Fashioning Whiteness: Teaching the ways that slavery defined race before and after the Civil War

2019-02-28T14:12:33Z (GMT) by Catherine Armstrong
This chapter examines whiteness and slavery and explores how, for many late-nineteenth-century commentators, the idea of whiteness was a contested racial identity. It will explore historic attempts to define race and historiographical and pedagogical responses to these attempts, starting with an examination of the photographs of ‘white’ slave children of New Orleans in the 1860s. The chapter will also look at the phenomenon of ‘passing’ and the ways that, prior to the 1910 Mann Act, progressives’ responses to prostitution as ‘white slavery’ change our understanding of the intersection of race and slavery. It will discuss the work of scholars such as Mary Niall Mitchell (‘Rosebloom and Pure White, or So It Seemed,’ in American Quarterly, 2002), Allyson Hobbs (A Chosen Exile: A History of Racial Passing in American Life) and Brian Donovan (White Slave Crusades: Race, Gender and Anti-Vice Activism) and also explore the challenges of taking this research into the undergraduate classroom.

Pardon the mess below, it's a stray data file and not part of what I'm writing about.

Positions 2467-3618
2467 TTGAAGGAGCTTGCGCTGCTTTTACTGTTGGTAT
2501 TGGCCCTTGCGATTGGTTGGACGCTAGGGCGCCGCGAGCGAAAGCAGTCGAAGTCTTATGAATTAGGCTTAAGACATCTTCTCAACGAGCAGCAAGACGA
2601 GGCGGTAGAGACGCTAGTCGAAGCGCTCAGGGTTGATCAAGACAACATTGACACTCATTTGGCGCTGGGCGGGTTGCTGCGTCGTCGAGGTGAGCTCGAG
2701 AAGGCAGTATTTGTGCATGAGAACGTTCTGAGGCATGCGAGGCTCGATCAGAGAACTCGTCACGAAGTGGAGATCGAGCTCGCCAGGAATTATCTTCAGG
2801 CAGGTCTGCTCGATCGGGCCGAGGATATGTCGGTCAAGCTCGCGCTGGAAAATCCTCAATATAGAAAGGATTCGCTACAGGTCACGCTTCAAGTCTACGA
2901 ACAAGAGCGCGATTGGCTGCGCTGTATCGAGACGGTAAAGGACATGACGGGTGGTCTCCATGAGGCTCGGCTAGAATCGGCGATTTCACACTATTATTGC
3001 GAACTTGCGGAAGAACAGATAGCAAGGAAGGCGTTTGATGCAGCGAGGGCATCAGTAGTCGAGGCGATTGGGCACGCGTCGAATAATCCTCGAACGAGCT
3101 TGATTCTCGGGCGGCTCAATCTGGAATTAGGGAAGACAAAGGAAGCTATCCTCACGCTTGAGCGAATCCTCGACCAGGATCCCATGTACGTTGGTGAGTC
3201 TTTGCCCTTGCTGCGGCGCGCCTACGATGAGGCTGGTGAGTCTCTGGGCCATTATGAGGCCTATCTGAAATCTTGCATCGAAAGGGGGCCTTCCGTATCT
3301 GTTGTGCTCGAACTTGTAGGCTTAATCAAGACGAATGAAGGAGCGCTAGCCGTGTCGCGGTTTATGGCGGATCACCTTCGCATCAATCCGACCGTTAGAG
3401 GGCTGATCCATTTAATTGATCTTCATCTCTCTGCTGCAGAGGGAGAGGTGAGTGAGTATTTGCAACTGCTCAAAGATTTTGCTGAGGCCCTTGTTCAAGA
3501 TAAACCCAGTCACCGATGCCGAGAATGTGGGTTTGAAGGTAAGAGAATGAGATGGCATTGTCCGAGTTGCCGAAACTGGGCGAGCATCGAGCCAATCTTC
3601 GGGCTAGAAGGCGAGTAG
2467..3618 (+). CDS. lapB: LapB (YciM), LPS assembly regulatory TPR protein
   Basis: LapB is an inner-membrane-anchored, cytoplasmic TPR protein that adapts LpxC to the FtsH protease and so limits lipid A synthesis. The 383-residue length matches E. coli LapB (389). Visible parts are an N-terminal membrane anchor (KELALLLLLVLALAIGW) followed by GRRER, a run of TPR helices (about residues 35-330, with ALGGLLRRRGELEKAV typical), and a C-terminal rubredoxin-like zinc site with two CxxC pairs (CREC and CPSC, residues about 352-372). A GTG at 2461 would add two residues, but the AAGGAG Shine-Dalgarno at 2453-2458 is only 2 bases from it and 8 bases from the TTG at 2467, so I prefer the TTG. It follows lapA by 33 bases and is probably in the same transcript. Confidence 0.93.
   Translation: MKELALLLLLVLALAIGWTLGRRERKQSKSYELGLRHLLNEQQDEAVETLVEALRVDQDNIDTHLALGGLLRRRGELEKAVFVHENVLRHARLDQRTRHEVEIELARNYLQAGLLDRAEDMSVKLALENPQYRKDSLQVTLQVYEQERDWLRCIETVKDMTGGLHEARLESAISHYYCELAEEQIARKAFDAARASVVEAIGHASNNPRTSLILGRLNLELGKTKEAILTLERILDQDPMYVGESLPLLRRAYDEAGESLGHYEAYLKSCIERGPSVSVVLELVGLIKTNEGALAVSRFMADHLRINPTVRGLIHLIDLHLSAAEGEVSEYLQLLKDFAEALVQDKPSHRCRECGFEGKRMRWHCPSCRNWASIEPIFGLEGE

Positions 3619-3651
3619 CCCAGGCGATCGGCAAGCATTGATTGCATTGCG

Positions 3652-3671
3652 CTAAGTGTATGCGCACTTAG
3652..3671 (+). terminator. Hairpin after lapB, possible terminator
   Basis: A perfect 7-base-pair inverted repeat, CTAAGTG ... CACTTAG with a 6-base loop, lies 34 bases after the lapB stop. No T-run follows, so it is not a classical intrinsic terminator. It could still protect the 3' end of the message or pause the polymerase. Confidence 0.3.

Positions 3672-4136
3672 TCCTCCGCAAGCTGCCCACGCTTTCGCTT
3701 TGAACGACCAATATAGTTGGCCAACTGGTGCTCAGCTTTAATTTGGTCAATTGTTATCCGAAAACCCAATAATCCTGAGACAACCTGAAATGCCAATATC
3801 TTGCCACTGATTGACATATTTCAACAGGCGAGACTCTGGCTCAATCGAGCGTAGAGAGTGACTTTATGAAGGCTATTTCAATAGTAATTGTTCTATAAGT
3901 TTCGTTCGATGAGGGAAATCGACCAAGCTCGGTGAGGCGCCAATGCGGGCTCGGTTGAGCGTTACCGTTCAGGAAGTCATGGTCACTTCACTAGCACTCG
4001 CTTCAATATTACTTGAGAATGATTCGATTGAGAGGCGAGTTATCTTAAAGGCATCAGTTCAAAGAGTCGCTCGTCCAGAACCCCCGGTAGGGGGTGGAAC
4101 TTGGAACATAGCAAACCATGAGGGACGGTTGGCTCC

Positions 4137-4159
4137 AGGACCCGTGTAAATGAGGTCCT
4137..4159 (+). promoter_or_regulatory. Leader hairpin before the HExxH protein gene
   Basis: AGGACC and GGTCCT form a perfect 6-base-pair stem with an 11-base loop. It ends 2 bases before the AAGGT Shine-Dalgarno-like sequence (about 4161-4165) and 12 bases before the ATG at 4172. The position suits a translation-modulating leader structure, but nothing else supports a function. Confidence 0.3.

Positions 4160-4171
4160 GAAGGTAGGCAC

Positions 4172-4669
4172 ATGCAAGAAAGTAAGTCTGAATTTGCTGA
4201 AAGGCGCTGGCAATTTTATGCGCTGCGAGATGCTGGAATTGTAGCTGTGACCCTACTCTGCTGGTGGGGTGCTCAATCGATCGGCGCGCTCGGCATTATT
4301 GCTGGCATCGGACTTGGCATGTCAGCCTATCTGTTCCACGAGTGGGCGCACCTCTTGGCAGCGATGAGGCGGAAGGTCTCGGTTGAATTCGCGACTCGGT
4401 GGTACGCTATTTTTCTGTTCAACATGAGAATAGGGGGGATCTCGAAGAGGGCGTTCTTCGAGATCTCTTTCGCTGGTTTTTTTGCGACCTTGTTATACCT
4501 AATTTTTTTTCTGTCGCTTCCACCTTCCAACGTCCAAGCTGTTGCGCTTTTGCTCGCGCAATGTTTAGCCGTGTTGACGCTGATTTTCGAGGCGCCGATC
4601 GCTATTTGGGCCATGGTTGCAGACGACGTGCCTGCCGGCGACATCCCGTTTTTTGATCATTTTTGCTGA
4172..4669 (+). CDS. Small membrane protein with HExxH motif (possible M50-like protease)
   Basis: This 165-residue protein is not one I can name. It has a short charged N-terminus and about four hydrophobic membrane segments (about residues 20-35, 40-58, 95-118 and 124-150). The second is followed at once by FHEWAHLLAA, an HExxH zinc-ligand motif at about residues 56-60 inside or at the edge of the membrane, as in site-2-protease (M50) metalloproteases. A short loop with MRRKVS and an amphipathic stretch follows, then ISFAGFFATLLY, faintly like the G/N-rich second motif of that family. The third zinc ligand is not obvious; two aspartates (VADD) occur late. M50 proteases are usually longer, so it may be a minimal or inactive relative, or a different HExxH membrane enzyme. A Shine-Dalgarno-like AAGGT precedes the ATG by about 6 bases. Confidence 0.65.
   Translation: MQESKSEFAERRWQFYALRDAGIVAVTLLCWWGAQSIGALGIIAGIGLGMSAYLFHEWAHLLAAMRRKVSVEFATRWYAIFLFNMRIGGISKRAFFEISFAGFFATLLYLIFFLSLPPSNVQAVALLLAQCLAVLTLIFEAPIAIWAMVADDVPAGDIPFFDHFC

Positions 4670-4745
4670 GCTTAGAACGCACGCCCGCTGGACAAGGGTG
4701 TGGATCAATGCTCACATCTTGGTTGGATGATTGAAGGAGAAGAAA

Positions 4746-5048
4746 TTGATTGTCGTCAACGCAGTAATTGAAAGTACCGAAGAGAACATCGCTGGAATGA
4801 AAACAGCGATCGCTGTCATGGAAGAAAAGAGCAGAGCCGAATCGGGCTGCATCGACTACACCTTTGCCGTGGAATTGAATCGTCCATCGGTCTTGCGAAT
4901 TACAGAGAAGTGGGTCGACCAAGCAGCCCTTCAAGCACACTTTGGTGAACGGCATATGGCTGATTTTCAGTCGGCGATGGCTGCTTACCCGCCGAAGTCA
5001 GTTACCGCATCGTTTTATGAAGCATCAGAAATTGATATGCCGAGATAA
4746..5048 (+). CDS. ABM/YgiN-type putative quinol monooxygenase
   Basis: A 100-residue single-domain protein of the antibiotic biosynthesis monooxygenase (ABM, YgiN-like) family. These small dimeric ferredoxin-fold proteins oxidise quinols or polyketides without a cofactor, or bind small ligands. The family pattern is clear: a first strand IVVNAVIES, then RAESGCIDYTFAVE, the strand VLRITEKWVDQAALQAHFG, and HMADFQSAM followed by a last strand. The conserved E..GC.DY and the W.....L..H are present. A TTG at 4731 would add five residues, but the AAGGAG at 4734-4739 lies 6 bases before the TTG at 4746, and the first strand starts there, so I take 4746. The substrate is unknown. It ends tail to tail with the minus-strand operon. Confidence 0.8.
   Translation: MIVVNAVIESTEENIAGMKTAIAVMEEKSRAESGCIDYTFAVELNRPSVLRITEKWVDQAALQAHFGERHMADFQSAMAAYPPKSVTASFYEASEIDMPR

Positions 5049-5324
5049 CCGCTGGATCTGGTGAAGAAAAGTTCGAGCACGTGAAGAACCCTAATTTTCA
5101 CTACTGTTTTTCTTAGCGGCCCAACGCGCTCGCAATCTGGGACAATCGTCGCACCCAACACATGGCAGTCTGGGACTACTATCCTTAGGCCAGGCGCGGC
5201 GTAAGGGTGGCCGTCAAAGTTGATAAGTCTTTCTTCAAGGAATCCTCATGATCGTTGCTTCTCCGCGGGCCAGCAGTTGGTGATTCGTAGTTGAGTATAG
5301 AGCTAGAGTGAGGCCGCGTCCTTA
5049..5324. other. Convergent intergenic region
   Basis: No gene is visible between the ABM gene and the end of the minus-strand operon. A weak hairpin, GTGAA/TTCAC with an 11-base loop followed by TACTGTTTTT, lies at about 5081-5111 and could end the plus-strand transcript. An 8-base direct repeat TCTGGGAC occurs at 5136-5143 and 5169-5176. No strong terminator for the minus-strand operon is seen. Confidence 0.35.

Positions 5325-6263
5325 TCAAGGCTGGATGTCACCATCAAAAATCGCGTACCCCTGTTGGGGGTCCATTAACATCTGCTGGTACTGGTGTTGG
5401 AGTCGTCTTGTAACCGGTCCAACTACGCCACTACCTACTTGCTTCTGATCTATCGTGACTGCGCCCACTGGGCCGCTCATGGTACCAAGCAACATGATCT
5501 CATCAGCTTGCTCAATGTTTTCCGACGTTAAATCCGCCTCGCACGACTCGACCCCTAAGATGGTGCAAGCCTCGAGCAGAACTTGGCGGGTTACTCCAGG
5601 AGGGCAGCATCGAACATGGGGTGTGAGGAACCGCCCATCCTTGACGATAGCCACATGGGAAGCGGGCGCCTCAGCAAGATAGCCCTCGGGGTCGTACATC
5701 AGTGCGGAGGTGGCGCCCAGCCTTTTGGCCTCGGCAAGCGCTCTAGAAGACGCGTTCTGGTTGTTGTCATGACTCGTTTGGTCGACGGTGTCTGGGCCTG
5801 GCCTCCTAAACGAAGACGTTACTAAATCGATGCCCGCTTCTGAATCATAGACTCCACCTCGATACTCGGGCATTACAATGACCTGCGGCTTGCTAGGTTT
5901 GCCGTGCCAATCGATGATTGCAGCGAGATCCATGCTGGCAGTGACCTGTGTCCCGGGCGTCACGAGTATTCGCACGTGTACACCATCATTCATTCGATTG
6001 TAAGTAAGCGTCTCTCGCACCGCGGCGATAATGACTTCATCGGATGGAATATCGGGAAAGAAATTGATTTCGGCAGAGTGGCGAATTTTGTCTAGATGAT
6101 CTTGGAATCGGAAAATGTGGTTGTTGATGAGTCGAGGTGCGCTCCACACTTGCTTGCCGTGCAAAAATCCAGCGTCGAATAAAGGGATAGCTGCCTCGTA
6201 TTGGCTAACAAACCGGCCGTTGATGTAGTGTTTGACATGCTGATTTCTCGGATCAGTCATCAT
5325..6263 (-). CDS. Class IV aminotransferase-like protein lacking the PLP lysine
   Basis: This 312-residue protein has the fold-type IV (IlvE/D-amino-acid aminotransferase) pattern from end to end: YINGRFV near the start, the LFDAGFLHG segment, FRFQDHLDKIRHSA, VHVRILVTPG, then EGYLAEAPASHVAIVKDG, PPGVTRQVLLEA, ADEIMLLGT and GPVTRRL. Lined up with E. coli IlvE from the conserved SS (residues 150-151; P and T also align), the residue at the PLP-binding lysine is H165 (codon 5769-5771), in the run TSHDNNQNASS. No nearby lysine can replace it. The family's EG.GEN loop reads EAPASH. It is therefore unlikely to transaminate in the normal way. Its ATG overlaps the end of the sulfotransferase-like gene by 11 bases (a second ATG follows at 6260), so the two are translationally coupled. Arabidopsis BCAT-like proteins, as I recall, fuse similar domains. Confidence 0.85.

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CC BY-NC-ND 4.0